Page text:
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Moving to the story of the grandparents, according to their marriage certificate and various census information, Thomas Martin was 31 when he married in 1881, a farm servant living in Kirk Street, Strathaven. He was born in Dumfries in 1849, the son of John Martin a farm servant, deceased at the time Thomas got married. He was also the son of Jean McCall, who lived to see her son married. Thomas had been married before and was a widower when he met Jemima.

Jemima Fraser was 26 years old at the time of her marriage in 1881. She was born in Inverness. By 1881, she was a domestic servant tablemaid living in the servants quarters at Netherfield House in Strathaven, the daughter of Alexander Fraser (master blacksmith) and Ann Gordon. Netherfield House as it is today is pictured.


Thomas and Jemima had 5 children by the 1901 census, John (18), Annie (16), Maggie (11), Minnie (7) and James (6). All the children were born in Blantyre, meaning Thomas and Jemima moved from Strathaven right after their marriage. It may be highly probably that some of the descendants from this Martin family members are still in Blantyre today!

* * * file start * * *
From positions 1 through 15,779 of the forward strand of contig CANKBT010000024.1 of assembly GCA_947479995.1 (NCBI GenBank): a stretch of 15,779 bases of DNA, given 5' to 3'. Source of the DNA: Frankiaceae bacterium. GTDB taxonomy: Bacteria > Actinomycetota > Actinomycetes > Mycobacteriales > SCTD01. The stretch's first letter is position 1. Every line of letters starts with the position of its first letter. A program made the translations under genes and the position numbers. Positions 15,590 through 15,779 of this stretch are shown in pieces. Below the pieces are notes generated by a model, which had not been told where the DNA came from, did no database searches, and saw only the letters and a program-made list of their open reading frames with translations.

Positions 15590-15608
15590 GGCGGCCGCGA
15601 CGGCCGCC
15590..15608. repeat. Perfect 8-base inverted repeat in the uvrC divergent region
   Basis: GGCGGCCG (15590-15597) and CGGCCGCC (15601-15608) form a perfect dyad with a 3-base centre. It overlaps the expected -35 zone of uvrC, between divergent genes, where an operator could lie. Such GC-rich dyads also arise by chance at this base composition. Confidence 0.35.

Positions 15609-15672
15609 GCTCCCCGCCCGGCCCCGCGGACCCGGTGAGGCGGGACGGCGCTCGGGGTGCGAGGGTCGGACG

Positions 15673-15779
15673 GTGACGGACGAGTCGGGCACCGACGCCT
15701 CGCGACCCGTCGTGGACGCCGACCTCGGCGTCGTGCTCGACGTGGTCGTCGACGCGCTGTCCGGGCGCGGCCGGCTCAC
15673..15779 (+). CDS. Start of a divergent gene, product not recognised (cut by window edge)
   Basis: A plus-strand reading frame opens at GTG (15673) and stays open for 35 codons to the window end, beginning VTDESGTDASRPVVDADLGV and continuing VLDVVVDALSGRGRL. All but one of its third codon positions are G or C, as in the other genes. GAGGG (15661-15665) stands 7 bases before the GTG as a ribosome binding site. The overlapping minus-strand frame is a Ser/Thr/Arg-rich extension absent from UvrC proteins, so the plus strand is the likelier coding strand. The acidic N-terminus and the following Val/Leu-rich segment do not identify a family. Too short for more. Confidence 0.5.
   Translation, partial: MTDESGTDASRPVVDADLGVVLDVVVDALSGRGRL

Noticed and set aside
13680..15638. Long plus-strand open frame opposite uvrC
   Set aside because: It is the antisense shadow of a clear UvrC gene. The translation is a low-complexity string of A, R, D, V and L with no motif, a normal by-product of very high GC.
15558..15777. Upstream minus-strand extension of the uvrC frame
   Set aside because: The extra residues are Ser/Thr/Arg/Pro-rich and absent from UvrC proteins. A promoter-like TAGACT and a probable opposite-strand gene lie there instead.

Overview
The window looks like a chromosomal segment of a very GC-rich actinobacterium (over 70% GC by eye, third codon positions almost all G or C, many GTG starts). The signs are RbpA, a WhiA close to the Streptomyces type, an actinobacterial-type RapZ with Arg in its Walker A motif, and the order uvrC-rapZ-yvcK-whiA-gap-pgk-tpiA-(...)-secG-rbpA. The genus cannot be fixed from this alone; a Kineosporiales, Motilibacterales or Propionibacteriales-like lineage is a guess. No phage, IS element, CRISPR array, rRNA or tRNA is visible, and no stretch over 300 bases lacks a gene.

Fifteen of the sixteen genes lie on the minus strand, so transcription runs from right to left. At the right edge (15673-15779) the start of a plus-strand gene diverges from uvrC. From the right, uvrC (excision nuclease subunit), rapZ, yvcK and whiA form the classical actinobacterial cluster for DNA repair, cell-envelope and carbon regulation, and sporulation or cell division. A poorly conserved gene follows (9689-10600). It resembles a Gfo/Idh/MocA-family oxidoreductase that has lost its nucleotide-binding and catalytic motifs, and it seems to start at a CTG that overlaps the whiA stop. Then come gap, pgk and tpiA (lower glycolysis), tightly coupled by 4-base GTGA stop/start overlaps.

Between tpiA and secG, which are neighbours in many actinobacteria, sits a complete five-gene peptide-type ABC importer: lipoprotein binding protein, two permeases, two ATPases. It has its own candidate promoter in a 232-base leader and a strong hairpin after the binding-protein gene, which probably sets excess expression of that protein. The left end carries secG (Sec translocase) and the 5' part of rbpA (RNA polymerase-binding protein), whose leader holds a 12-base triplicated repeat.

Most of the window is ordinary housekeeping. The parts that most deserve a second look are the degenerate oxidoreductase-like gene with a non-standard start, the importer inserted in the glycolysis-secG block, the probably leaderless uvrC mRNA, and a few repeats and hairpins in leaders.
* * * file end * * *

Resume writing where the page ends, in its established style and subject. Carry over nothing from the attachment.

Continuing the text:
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Going back a further generation John Martin was born in 1786 in Georgetown, in Dumfriesshire, Scotland. He was a farm labourer and his wife Jean McCall was 25 years his junior. They married in Dumfries on 10th July 1842. According to the 1851 census, Thomas was their first boy, but their 3rd child. Jean was also born in Dumfrieshire, therefore the family have their roots in the Scottish Borders. John Martin died in 1865. I have mapped out the ancestry as below.

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Thomas Martin’s original message, “My father was killed at Newton Steel Works in 1936,the details were never related to me by my mother.I do not remember him,other than the odd remark,by other family members.He was the youngest,a older brother,John,two sisters Annie and Min.

Mother would send me to visit but never went with me,all are deceased and I do not have any interest.Dad was born 1898 in HB.
I was told he was a butcher and lost his job in the 30s because ot the Depression.
I would like to know a little about my dad,also my grandparents,I believe I was named after my granddad, both grandparents died before I was born,all I know they lived at 208 Main Street,the house I called home until I left for Canada in 1954.Grandfather must have been in HB at the time of the problem at Dixons,his work,age,death,I know nothing, can you give me some info,Alone now and no family, this would give me a little knowledge I have always wanted.
I still have dads Gold Pocket Watch, a Elgin, still works, made in the US,date of manufacture 1903 this I treasure.
Paul I know how how busy you are, researching the past and distroying Myrths if you can shed some light on my family past I would appreciate some info.Thomas(Tom)Martin “